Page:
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New Year 2010


New Releases

Over summer and fall 2009, the following books were released: Blood out of a Stone is Elisabeth Vonarburg's new SF short-story collection (with an introduction by Ursula Le Guin); Sang de Pierre is her new French short-story collection; Slow Dance is a collection of poetry. 

Cover of Blood out of a Stone    Cover of Sang de Pierre    Cover of Slow Dance


Planned Guest of Honor Speech

In a parallel universe, the GoHs went the traditional way and chose to make a Speech. Here is a glimpse at that alternate reality.


More English Excerpts


Below is an excerpt is from the story "Blood out of a Stone", contained in the anthology of the same name, published by Nanopress.

Next scene in the waiting room, therefore, with Pandora, and Manuelle. The last batch of vaccinations. About forty children and adolescents slouching in chairs, sprawled on the carpet, on the sofas, with their feet propped on the walls. In my corner -- no white coat: casual clothes, paternal smile -- I "vaccinate" the older ones (role models for the little ones who are still afraid). As they wait their turn, kids play hide-and-seek with the cats among the canisters of green plants, scribble with colour crayons in big sketchbooks, or leaf through comic books -- duplicates: Manuelle didn't want the children to have access to the monitors; her neo-Luddite phase has gone a little too long for my taste, but I've always respected her choices, for the most part. And Pandora all by herself in the modern technological era, two terms a year, suited me fine.

There was always one of the little kids who didn't like the injections, even though we used compressed air syringes, and who protested: "Why do we have to get vaccinated twice a year?"

In this scene, it's a little girl, no more than five years old, with very pink skin, but covering too much of her body to be sunburn. Pointed face, dark eyes, and a cluster of little braids of a very light blond sprouting from her head. The medium shot barely permits you to see, almost subliminally, the iridescence that runs over her pink shoulders.

Manuelle makes a little face, the way she does every time. "Vaccinate," that was the term we had chosen, she and I, to avoid overly complicated explanations, and she was stuck with it. But since there was always one of the big kids who wanted to be the centre of attention, an adolescent girl is now reeling off the usual explanation (with a close-up on her face, too brief to show anything but her purplish eyes and, again, the iridescence of her skin in the light):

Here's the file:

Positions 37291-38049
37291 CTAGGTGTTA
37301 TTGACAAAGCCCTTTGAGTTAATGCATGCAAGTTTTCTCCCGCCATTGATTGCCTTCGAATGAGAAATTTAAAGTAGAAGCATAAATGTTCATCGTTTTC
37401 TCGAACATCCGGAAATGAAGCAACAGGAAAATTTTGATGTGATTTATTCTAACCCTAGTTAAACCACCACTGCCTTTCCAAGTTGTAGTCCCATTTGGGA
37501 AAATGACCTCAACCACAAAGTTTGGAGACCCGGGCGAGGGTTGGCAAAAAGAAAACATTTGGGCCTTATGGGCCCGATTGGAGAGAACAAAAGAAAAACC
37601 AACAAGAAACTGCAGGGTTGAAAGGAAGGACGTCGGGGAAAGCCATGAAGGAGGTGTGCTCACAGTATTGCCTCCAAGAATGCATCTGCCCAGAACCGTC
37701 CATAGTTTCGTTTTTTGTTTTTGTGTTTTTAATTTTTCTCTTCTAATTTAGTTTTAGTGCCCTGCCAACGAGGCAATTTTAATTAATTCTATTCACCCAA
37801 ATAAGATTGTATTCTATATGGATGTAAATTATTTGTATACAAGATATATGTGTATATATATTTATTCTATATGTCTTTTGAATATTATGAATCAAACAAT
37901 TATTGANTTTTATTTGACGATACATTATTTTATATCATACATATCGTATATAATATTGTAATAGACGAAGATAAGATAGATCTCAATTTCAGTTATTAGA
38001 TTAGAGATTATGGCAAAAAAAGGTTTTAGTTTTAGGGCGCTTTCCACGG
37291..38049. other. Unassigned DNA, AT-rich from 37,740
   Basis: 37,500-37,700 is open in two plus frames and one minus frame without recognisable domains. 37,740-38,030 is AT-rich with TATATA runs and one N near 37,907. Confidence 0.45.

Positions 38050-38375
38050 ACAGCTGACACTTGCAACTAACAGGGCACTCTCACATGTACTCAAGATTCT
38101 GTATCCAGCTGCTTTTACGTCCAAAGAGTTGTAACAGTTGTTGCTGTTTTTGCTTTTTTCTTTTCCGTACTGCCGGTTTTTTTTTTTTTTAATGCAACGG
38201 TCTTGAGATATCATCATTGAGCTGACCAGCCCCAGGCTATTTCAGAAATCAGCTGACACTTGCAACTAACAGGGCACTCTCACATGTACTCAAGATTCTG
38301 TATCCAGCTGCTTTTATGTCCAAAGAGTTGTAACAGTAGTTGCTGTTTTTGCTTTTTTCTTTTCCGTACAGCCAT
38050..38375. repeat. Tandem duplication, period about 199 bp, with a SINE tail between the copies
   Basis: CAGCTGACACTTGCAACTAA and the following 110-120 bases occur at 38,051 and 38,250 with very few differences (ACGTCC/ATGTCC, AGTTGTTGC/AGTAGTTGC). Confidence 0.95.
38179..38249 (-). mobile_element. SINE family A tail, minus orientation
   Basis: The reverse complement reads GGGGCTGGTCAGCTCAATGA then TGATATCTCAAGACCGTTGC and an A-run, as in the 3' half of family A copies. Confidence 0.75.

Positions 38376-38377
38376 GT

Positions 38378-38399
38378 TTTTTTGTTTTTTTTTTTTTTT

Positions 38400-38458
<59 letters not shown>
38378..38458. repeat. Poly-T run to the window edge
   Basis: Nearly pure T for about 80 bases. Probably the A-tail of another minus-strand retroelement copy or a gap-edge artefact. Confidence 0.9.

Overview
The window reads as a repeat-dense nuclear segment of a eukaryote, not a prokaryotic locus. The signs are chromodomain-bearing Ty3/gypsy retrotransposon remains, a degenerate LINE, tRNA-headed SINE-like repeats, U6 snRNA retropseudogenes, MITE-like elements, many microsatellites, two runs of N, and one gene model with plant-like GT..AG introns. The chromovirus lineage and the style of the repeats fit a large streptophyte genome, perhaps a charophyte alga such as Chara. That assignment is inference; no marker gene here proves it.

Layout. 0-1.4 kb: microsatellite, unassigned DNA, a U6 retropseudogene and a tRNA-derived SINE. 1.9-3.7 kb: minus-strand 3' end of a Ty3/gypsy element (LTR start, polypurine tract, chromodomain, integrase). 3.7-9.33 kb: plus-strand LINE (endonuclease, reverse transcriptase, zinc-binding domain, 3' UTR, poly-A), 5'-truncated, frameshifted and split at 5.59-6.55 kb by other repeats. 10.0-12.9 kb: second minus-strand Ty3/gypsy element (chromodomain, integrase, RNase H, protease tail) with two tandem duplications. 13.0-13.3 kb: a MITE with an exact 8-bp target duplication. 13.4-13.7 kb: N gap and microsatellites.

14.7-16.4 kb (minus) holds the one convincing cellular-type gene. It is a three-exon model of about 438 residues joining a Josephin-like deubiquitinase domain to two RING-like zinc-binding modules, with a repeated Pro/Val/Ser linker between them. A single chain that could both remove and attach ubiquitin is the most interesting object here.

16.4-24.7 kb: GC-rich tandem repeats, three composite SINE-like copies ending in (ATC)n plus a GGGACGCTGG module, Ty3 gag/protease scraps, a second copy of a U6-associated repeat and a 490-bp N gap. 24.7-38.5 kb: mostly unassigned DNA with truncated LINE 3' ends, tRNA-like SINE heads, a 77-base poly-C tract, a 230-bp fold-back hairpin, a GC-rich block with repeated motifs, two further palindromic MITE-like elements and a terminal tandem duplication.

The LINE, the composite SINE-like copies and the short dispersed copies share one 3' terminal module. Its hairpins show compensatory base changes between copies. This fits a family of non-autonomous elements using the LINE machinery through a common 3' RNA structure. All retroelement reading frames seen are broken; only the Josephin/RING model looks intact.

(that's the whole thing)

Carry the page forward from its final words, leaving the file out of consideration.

"There is something that is making us sick, us, the Hendemados, in the air, in the water, everywhere, and that accumulates in our bodies, and it will have to be neutralized regularly throughout our whole lives."

Which settles the question without the eyes of the dazed young listeners glazing over, much better than:

"Some of your genes can transcode in two ways, either by making the planned enzyme or by making a shorter enzyme that causes the hybridization to become unstable: part of the DNA sequence for the enzyme is almost identical to the sequence that typically marks the beginning of one of those genes. There's an environmental factor that triggers the bad transcoding and it is necessary to regularly administer a synthetic antibody to neutralize it."

Manuelle, of course, showed no shock when I realized what was happening and explained it to her, in the very beginning. She knew a lot about genetics, and with good reason. And above all, she knew what she was, what her child with Tiliss was and, later, what Pandora would be. However, for the sake of the story, you could actually move on to me, giving this very scientific explanation, in Tiliss's bedroom, the day after the birth. The big aquarium seen in dull light, the naked bodies of Tiliss and the baby suspended in the water, sleeping, the halo of thin tentacles spreading around Tiliss's head, moving with the slow predatory movements of her dreams. Manuelle, much younger, or at least no grey hair, and I the same. Manuelle's whisper:

"So this child will live... these children will live?"

"And the mothers too. The procedure is longer and more... complex, but the result is assured."Manuelle smiles a little smile that is both ironic and sad:

"This wasn't the way I saw myself having children."

I touch her arm with my hand:

"But you'll have many more, and you won't die as a result. And the sirens won't disappear."

Then, another flashback, the scene of our first meeting. The grey sky flecked with clouds, the sea bleak and stormy, Manuelle lying unconscious and pale on the little beach near the wharf, dripping, her bare and very protuberant belly clearly visible, and the three sirens near her, with the one facing me, Tiliss, his torso lit up with greenish signals, a bioluminescent message I was unable to decipher, but I didn't need to. I kneel down beside Manuelle, and as soon as I touched her I knew what she was -- but the simple fact that she was pregnant was even more astounding. I beckon to the orderlies to put her on the stretcher, and they have the same surprised reaction when they touch her. And then Tiliss steps forward as if to stop them (in fact, he only wanted to follow them), and I hold him back, and again the astonishment is written on my face.